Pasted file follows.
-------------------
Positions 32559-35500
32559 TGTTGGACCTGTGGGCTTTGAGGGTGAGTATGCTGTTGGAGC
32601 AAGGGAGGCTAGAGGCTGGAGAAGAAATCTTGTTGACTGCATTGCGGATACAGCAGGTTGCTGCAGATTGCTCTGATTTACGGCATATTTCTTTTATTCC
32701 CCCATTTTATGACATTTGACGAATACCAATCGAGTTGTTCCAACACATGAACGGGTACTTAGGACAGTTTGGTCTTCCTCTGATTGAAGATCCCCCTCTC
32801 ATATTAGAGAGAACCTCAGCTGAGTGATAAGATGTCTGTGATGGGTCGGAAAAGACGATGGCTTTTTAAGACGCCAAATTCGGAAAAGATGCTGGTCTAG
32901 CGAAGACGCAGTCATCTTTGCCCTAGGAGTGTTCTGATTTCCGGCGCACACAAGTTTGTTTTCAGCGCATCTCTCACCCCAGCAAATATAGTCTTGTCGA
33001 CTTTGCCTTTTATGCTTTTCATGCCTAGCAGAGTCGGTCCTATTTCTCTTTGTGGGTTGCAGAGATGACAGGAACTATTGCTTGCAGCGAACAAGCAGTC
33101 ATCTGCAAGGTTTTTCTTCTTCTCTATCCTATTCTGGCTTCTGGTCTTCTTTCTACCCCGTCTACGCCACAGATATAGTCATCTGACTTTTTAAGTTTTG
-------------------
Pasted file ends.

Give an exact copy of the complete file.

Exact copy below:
Positions 32559-35500
32559 TGTTGGACCTGTGGGCTTTGAGGGTGAGTATGCTGTTGGAGC
32601 AAGGGAGGCTAGAGGCTGGAGAAGAAATCTTGTTGACTGCATTGCGGATACAGCAGGTTGCTGCAGATTGCTCTGATTTACGGCATATTTCTTTTATTCC
32701 CCCATTTTATGACATTTGACGAATACCAATCGAGTTGTTCCAACACATGAACGGGTACTTAGGACAGTTTGGTCTTCCTCTGATTGAAGATCCCCCTCTC
32801 ATATTAGAGAGAACCTCAGCTGAGTGATAAGATGTCTGTGATGGGTCGGAAAAGACGATGGCTTTTTAAGACGCCAAATTCGGAAAAGATGCTGGTCTAG
32901 CGAAGACGCAGTCATCTTTGCCCTAGGAGTGTTCTGATTTCCGGCGCACACAAGTTTGTTTTCAGCGCATCTCTCACCCCAGCAAATATAGTCTTGTCGA
33001 CTTTGCCTTTTATGCTTTTCATGCCTAGCAGAGTCGGTCCTATTTCTCTTTGTGGGTTGCAGAGATGACAGGAACTATTGCTTGCAGCGAACAAGCAGTC
33101 ATCTGCAAGGTTTTTCTTCTTCTCTATCCTATTCTGGCTTCTGGTCTTCTTTCTACCCCGTCTACGCCACAGATATAGTCATCTGACTTTTTAAGTTTTG